Small Business Self-Evaluation Checklist: Compressed Gas Cylinders

There are several hazards associated with compressed gases, including oxygen displacement, fires, explosions, toxic effects from certain gases, as well as the physical hazards associated with pressurized systems. Special storage, use, and handling precautions are necessary in order to control these hazards

There are numerous Occupational safety and Health Administration (OSHA) standards that contain requirements for compressed gases. Some standards directly address compressed gas safety (e.g., OSHA 1910.101, Compressed Gases), while other standards not directly related to compressed gases contain provisions for their use (e.g., several chemical-related standards – OSHA 1910.1001, Asbestos, and OSHA 1910.1025, Lead – do not permit the use of compressed air for cleaning contaminated surfaces.

This “Client Handout” provides small business owners a means of identifying potential problem areas that may occur with compressed gas cylinders. Any question answered “No” should be thoroughly investigated and corrective actions taken.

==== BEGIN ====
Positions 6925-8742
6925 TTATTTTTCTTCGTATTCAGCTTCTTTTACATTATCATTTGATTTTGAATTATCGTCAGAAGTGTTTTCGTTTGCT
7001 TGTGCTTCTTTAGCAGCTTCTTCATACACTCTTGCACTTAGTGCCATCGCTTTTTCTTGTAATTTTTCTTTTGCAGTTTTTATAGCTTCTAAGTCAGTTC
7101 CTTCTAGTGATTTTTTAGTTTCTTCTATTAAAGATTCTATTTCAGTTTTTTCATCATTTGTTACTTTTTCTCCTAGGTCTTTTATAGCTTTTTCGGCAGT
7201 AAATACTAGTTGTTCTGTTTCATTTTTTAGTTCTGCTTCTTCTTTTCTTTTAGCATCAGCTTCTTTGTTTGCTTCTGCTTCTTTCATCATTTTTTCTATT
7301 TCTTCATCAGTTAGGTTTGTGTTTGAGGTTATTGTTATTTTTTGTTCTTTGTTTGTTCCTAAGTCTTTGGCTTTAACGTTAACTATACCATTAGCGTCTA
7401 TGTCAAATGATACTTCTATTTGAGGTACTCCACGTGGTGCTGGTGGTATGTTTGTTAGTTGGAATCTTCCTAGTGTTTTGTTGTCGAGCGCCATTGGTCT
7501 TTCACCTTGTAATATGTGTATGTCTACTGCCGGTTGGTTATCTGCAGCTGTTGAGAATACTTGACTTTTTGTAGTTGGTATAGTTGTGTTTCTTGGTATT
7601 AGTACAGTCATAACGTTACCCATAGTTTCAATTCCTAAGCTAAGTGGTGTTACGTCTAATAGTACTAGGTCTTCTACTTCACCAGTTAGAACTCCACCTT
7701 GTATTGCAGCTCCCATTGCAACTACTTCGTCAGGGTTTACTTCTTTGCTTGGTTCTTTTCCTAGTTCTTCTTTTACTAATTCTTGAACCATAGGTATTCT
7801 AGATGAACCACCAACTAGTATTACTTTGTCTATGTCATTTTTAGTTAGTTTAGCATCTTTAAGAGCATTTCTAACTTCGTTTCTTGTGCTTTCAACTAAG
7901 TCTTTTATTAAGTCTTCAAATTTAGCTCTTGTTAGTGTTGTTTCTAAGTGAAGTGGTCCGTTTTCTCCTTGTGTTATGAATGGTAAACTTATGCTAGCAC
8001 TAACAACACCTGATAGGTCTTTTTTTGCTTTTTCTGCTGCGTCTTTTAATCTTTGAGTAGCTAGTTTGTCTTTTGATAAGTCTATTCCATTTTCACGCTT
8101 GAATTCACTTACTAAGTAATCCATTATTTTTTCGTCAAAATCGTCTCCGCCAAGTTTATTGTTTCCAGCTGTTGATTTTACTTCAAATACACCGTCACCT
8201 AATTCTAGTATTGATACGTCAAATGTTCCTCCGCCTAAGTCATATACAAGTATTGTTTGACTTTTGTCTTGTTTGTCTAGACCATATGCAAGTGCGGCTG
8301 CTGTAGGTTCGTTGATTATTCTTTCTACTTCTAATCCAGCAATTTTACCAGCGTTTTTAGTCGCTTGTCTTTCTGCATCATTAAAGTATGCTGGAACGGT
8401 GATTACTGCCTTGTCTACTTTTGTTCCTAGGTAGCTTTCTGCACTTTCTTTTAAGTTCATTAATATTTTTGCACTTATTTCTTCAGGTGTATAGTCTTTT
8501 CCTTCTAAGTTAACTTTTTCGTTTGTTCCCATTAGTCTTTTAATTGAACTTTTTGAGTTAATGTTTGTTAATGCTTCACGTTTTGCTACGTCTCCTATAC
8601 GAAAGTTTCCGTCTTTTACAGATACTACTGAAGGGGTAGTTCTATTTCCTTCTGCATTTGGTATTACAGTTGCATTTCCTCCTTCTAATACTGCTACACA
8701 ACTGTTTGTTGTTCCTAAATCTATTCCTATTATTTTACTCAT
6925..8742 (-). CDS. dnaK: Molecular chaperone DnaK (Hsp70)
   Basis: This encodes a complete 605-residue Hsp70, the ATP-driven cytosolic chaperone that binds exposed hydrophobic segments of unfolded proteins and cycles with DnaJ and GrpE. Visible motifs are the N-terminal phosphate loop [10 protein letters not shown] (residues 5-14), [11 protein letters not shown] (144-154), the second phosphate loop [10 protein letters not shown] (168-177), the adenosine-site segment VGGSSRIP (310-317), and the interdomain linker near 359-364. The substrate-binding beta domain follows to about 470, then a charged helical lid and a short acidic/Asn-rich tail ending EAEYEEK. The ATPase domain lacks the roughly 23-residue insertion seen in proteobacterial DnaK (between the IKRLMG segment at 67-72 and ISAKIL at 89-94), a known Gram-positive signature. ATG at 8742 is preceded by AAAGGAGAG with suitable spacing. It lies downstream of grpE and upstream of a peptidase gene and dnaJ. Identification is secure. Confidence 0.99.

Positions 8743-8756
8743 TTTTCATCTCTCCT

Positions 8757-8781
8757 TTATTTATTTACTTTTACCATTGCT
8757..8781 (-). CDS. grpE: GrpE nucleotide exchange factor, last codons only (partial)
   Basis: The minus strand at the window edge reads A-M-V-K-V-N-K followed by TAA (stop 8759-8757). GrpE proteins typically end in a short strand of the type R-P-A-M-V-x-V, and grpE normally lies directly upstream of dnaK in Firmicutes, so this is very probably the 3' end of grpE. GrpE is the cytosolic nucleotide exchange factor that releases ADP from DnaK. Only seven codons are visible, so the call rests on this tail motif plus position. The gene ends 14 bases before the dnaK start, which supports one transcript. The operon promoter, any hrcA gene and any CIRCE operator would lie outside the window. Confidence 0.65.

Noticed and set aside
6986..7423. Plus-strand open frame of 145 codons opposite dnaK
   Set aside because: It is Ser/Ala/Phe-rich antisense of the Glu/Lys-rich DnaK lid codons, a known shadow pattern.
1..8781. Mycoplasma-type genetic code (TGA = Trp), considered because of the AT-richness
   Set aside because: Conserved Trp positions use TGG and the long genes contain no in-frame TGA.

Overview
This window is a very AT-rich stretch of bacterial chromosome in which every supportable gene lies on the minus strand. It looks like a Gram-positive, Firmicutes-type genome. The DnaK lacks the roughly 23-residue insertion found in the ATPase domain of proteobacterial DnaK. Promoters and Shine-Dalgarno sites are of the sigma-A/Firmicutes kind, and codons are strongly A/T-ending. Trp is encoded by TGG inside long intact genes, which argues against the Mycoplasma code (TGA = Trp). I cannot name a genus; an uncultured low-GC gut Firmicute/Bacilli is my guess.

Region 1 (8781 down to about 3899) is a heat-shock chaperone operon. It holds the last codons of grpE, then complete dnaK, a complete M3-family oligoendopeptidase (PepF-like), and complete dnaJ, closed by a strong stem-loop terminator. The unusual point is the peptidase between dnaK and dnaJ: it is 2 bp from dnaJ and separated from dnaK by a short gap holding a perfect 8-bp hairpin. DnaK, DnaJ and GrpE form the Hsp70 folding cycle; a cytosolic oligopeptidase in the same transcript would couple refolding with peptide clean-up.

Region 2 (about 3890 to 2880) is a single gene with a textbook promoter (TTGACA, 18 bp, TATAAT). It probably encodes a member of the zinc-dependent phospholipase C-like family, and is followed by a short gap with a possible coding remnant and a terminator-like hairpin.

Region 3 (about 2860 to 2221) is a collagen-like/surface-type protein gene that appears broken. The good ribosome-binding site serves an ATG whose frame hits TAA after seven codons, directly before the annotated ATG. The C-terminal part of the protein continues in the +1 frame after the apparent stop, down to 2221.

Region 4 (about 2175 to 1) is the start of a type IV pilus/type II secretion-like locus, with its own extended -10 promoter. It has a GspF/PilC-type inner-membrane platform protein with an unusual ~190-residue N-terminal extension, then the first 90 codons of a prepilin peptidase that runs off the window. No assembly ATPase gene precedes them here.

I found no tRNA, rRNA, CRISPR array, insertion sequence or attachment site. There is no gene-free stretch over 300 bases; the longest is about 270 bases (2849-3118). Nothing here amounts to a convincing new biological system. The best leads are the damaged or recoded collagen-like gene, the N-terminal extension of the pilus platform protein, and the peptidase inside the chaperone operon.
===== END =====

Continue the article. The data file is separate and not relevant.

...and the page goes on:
Questions Yes No N/A
Are procedures written that cover use and storage of compressed gas cylinders?
Are workers trained in safe handling and use of compressed gas cylinders?
Are safety glasses (preferably with a face shield) used when handling compressed gases?
Are cylinders with a water weight capacity over 3 lb (1.3 kg), equipped with means for connecting a valve protector device, or with a collar or recess to protect the valve?
Are cylinders marked clearly and legibly to identify the gases contained?
Are compressed gas cylinders stored in areas that are protected from external heat sources, such as flame, intense radiant heat, electric arcs, or high temperature lines?
Are cylinders located or stored in areas where they will not be damaged by passing or falling objects or subject to tampering by unauthorized persons?
Are cylinders stored or transported in a manner to prevent them from creating a hazard by tipping, falling, or rolling?
Are gas cylinders secured at all times to prevent tipping?
Are gas cylinders containing acetylene never stored on their sides?
Are cylinders containing liquefied fuel gas stored or transported in a position so that the safety relief device is always in direct contact with the vapor space in the cylinder?
Are valve protectors always placed on cylinders when the cylinders are not in use?
Are all valves closed off before a cylinder is moved, when the cylinder is empty, and at the completion of each job?
Are low-pressure fuel-gas cylinders checked periodically for corrosion, general distortion, cracks, or any other defect that might indicate a weakness or render it unfit for use?

 

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